Laura Linney (The Savages)

Ellen Page (Juno)

Actress in a supporting role

Cate Blanchett (I’m Not There)

Ruby Dee (American Gangster)

Saoirse Ronan (Atonement)

Amy Ryan (Gone Baby Gone)

Tilda Swinton (Michael Clayton)

Best animated feature film 



Surf’s Up


The Diving Bell and the Butterfly (Julian Schnabel)

Juno (Jason Reitman)

Michael Clayton (Tony Gilroy)

No Country for Old Men (Joel and Ethan Coen)

There Will Be Blood (Paul Thomas Anderson)

Original score


The Kite Runner

Michael Clayton


3:10 to Yuma

Original song

“Falling Slowly” (Once)

“Happy Working Song” (Enchanted)

“Raise It Up” (August Rush)

“So Close” (Enchanted)

“That’s How You Know” (Enchanted)

Best Picture



Michael Clayton

No Country for Old Men

There Will Be Blood

Adapted Screenplay

Atonement (Christopher Hampton)

Away from Her (Sarah Polley)

The Diving Bell and the Butterfly (Ronald Harwood)

No Country for Old Men (Joel & Ethan Coen)

There Will Be Blood (Paul Thomas Anderson)

Original Screenplay

Juno (Diablo Cody)

Lars and the Real Girl (Nancy Oliver)

Michael Clayton (Tony Gilroy)

Ratatouille (Brad Bird)

The Savages (Tamara Jenkins

Usually I am quite grumpy when these are revealed, as personal favorites are oft overlooked. However, I am more than satisfied with the following:

In my humble opinion, this is the toughest category to choose from, and the most deserving group of actors. Though I thought that Philip Seymour-Hoffman was the best part about Charlie Wilson’s War, I don’t think this is the role that will add another golden statue to his collection.  Comic relief isn’t usually rewarded by the Academy. Although…he might win based on his stellar work in two additional films this year (Before The Devil Knows You’re Dead and The Savages).  As I mentioned in my last post, Hal Holbrook was mesmerizing in Into the Wild. I wasn’t emotionally connected to the journey of the lead character until he interacted with Holbrook. Sad, beautiful and very effective. Of course, Javier Bardem might win based on his eyes and that haircut alone; I haven’t seen No Country For Old Men yet, but just watching Bardem in the trailer creeps me out.

That I love her is no secret. That she is nominated for both Lead Actress and Supporting Actress is quite impressive, but not shocking. If she wins for either Elizabeth: The Golden Age or I’m Not There, it would be the second time in a row that she is recognized for her interpretation of someone famous (Kathryn Hepburn in The Aviator, Queen Elizabeth in Elizabeth, Bob Dylan in I’m Not There). She is golden…and I can’t wait to see her as the ‘bad guy’ in the new Indiana Jones movie!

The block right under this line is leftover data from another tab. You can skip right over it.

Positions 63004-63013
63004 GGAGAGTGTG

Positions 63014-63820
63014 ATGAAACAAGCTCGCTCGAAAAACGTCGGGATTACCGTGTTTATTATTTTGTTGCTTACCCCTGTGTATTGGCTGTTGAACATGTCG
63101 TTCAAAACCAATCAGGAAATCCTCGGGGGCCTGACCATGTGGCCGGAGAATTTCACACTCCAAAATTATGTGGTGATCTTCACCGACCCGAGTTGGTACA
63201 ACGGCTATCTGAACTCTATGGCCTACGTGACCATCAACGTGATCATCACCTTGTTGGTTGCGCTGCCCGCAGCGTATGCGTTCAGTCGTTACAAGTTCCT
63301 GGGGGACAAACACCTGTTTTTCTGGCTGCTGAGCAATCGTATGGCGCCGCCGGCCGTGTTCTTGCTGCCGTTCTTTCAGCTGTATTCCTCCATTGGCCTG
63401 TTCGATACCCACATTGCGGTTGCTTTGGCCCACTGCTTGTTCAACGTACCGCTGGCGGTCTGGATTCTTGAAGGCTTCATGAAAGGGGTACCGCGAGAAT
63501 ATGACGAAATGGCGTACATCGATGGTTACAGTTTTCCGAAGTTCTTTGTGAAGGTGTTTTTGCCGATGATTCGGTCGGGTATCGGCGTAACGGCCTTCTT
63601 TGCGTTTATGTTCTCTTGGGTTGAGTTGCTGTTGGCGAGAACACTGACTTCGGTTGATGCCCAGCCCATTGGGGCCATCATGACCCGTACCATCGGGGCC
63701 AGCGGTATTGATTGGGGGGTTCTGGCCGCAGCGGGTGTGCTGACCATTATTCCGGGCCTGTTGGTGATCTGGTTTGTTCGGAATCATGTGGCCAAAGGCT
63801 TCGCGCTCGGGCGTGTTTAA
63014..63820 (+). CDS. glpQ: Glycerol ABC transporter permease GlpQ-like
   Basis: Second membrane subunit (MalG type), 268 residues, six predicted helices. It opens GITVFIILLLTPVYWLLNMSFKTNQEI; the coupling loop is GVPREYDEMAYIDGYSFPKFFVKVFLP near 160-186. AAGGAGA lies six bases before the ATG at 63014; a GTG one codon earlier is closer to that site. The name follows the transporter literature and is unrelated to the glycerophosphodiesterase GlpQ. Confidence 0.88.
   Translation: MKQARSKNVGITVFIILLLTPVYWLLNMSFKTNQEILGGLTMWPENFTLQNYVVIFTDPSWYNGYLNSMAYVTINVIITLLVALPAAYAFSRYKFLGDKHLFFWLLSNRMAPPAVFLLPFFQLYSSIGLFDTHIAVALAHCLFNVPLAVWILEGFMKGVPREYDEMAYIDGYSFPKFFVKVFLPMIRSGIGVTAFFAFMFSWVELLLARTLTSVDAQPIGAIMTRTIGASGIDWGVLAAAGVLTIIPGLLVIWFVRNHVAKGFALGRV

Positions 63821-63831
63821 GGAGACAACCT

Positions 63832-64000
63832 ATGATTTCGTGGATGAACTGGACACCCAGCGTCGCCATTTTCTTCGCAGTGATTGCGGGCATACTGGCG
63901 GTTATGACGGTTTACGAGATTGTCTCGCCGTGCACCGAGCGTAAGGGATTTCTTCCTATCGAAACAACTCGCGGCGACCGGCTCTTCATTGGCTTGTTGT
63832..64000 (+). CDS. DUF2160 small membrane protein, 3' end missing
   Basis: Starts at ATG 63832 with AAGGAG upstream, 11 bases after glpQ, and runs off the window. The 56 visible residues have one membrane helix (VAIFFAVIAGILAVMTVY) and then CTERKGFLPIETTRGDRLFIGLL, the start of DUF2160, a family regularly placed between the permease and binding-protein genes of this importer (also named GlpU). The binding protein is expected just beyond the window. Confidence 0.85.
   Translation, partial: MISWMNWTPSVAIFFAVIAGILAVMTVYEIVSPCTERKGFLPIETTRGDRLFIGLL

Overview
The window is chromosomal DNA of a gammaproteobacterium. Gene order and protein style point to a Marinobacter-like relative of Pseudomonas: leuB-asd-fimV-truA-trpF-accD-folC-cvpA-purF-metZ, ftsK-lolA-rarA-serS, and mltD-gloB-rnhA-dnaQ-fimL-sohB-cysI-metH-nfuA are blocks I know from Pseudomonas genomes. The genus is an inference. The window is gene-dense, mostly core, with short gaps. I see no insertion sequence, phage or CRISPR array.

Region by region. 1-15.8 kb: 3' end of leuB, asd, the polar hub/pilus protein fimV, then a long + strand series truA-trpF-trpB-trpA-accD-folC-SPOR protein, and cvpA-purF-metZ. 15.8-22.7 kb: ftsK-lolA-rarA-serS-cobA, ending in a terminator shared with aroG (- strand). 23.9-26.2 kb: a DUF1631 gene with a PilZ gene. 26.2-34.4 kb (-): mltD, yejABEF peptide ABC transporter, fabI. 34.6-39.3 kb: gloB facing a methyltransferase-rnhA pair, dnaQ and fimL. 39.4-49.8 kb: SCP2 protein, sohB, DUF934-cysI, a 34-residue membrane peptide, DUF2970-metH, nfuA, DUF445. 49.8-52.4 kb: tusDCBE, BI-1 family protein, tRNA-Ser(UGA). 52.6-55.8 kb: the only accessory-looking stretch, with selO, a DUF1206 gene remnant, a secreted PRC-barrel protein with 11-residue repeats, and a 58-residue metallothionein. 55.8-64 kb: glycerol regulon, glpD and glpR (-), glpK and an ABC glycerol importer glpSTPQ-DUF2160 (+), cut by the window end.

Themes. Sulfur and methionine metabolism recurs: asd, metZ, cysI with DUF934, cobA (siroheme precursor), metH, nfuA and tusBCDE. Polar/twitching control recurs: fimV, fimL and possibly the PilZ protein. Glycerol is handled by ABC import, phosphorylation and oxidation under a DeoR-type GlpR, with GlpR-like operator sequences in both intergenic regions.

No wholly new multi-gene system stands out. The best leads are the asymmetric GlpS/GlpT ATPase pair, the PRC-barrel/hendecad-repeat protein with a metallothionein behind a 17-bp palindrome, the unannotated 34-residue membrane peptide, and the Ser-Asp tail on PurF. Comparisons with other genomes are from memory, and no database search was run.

It is very encouraging to see that 4 of the 10 nominations for Best Screenplay (both adapted and original) were for women, and that two of them are multi-hyphenates (Sarah Polley and Tamara Jenkins both wrote and directed their films).

Holy sh*t, this is fantastic! I totally believe that Diablo Cody deserves the recognition for her refreshing Original Screenplay. Earlier this month in a review of the film I mentioned that Jason Reitman’s work behind the camera should not be overlooked….and voila!  Reitman gets his very first Academy Award nomination and his movie gets a Best Picture nod. So sweet. And then there is Ellen Page for Best Actress in a Leading Role. Amazing. Fitting. I love it.


Like Blanchett, I enjoy just about everything she does. I’ve been hearing buzz about Linney’s performance in The Savages since I tried to get tickets to it at Sundance a year ago. Good for her. One of these days she’ll join the ranks of the rare few who have actually earned Academy Awards. And I have to say, of all of my predictions from October, I am proud that this one became a reality.

I liked this film and am pleasantly surprised by the number of nominations. I definitely think that Wilkinson and Swinton deserve their Supporting nods, and writer/director Tony Gilroy was also justly rewarded for his dual roles.

Yes! I was worried that because this little indie came out earlier in 2007, it might have gotten lost in the shuffle. Thankfully, I was wrong and it earned a nod for Original Song. And I am thrilled for actors/singers/songwriters Glen Hansard and Marketa Irglova. The soundtrack has earned a place in my Top 5 of all time. Here is my post about Once from last summer.

I don’t usually pay much attention to this category, but composer Michael Giacchino is nominated for scoring Ratatouille. I love his music from The Incredibles and (obviously) Lost.

But of course, there were some disappointments:

Wow, talk about a shut-out. While Ruby Dee was nominated for Best Supporting Actress (in what must be the annual sentimental vote; I was not particularly stirred by her brief appearance), I am quite surprised that Denzel and director Ridley Scott are not among the nominees this year.

Sean Penn was robbed; he should have earned nods for Best Director and Adapted Screenplay. And frankly, THREE original song nominations for Enchanted seems excessive, especially given that Eddie Vedder was ignored for his original music on the Into the Wild soundtrack.

Not to take anything away from the others in the Best Actress category, but Jolie was absolutely stunning in A Mighty Heart. Hers was one of the more memorable performances from 2007, and she truly deserved a nomination.

Yes, he wrestled and killed two thugs while completely naked. But one scene does not a movie make, nor does it deserve a Best Actor nod. Eastern Promises was disappointing. End of story.